Tag: corpus linguistics

April 4, 2016

ACES Presentation: Copyediting and Corpus Linguistics

On Saturday, I presented at the twentieth annual conference of the American Copy Editors Society, held in Portland, Oregon. My topic was “Copyediting and Corpus Linguistics”, and my aim was to give editors a crash course in using corpora to research usage questions. I was floored by the turnout—there were probably close to two hundred […]

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Editing 4 Replies to “ACES Presentation: Copyediting and Corpus Linguistics”
May 16, 2013

My Thesis

I’ve been putting this post off for a while for a couple of reasons: first, I was a little burned out and was enjoying not thinking about my thesis for a while, and second, I wasn’t sure how to tackle this post. My thesis is about eighty pages long all told, and I wasn’t sure […]

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Descriptivism, Editing, Prescriptivism, Usage 16 Replies to “My Thesis”
January 30, 2012

Comprised of Fail

A few days ago on Twitter, John McIntyre wrote, “A reporter has used ‘comprises’ correctly. I feel giddy.” And a couple of weeks ago, Nancy Friedman tweeted, “Just read ‘is comprised of’ in a university’s annual report. I give up.” I’ve heard editors confess that they can never remember how to use comprise correctly and […]

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Usage, Words 13 Replies to “Comprised of Fail”
November 6, 2011

Till Kingdom Come

The other day on Twitter, Bryan A. Garner posted, “May I ask a favor? Would all who read this please use the prep. ‘till’ in a tweet? Not till then will we start getting people used to it.” I didn’t help out, partly because I hate pleas of the “Repost this if you agree!” variety […]

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Words 16 Replies to “Till Kingdom Come”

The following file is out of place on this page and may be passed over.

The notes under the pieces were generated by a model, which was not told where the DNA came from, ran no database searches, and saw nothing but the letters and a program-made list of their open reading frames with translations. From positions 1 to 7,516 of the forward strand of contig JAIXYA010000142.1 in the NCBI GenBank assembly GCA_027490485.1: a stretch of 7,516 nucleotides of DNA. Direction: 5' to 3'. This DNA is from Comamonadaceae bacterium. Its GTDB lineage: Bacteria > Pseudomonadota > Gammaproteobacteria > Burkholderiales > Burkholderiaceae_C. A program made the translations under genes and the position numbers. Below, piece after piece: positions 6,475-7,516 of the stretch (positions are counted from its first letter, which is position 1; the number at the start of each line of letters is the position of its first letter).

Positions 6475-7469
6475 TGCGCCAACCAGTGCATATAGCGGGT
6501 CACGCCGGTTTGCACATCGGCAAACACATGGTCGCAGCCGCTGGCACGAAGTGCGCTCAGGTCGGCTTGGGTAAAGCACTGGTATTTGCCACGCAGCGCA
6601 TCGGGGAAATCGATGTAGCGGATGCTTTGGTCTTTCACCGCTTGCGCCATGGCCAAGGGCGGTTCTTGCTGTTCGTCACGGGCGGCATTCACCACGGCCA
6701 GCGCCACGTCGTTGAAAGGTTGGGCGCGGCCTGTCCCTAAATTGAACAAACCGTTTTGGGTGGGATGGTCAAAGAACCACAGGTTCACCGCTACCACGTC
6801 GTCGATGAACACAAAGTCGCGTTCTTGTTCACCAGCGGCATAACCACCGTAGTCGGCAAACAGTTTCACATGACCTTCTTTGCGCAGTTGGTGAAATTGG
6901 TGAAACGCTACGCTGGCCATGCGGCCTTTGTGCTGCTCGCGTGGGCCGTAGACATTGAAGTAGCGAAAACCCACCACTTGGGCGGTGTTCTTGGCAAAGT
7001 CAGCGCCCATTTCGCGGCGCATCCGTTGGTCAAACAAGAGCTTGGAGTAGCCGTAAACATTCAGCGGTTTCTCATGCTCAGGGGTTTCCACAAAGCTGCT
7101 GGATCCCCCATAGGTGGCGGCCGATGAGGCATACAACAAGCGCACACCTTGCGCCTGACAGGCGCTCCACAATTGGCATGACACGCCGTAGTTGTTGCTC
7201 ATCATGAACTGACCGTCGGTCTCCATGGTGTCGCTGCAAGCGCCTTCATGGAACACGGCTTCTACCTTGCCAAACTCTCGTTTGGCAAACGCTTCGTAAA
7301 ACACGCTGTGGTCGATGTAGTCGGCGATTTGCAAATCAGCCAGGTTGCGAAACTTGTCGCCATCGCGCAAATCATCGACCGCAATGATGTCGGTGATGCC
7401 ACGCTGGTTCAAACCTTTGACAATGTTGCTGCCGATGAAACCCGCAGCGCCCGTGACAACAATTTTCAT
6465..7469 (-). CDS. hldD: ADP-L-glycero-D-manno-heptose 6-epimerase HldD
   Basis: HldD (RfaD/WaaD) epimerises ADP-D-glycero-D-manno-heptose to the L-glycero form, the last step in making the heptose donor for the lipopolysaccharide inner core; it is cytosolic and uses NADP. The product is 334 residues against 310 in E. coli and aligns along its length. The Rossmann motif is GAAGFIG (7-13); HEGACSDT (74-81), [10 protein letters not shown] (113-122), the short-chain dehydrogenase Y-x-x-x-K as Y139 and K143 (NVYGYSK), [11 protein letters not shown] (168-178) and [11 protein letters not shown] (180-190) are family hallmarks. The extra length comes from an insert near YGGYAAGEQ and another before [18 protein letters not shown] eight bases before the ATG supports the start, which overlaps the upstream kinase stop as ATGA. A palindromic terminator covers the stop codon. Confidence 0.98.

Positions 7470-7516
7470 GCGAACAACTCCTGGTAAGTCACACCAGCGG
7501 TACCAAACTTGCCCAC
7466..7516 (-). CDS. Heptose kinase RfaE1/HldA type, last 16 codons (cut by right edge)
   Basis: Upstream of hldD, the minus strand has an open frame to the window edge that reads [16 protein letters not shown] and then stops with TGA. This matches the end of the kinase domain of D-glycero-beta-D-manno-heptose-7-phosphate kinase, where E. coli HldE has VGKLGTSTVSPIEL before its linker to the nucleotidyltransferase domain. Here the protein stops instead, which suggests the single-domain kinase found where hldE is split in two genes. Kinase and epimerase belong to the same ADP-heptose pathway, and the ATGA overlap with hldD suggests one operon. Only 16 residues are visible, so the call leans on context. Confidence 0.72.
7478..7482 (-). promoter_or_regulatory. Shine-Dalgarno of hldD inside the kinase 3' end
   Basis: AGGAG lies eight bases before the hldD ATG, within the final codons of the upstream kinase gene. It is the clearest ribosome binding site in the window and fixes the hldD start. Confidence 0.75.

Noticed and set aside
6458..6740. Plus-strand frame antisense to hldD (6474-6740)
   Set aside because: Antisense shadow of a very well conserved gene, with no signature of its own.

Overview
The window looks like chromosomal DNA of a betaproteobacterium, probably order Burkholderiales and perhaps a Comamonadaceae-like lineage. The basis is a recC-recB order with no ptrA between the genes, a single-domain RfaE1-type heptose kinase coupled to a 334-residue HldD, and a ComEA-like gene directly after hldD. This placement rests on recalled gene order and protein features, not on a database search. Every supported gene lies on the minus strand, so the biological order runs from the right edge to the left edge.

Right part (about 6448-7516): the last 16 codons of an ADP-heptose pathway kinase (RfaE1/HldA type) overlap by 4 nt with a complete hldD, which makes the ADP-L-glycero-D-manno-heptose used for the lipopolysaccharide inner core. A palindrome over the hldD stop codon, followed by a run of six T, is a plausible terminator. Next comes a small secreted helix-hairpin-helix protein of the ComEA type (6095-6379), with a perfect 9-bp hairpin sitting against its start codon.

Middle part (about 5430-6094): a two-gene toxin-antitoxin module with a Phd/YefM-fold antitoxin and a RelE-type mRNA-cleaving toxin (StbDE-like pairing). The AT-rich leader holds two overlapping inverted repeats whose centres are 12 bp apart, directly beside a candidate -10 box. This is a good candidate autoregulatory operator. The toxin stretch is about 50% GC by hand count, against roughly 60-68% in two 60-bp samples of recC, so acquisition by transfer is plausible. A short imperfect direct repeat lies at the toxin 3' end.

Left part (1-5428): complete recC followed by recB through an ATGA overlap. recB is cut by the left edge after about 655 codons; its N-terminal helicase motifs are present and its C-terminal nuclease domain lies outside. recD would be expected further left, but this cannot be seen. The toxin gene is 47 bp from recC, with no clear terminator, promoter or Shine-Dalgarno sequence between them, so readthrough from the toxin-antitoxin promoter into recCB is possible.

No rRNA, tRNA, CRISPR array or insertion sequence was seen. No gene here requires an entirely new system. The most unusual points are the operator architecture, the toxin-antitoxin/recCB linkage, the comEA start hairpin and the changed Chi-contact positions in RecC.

June 28, 2011

Temblor Trouble

Last week’s earthquake in northern Japan reminded me of an interesting pet peeve of a friend of mine: she hates the word temblor. Before she brought it to my attention, it had never really occurred to me to be bothered by it, but now I can’t help but notice it and be annoyed anytime there’s […]

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Usage, Words 8 Replies to “Temblor Trouble”
August 10, 2010

Gray, Grey, and Circular Prescriptions

A few days ago John McIntyre took a whack at the Associated Press Stylebook’s penchant for flat assertions, this time regarding the spelling of gray/grey. McIntyre noted that gray certainly is more common in American English but that grey is not a misspelling. In the comments I mused that perhaps gray is only more common […]

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Descriptivism, Prescriptivism, Words 12 Replies to “Gray, Grey, and Circular Prescriptions”
May 12, 2010

10:30 o’clock

My sister-in-law will soon graduate from high school, and we recently got her graduation announcement in the mail. It was pretty standard stuff—a script font in metallic ink on nice paper—but one small detail caught my eye. It says the commencement exercises will take place at “ten-thirty o’clock.” As far as I can remember, I’ve […]

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Usage 15 Replies to “10:30 o’clock”
October 12, 2009

Not Surprising, This Sounds Awkward

The other day at work I came across a strange construction: an author had used “not surprising” as a sentence adverb, as in “Not surprising, the data show that. . . .” I assumed it was simply an error, so I changed it to “not surprisingly” and went on. But then I saw the same […]

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Editing, Prescriptivism, Usage, Words 7 Replies to “Not Surprising, This Sounds Awkward”
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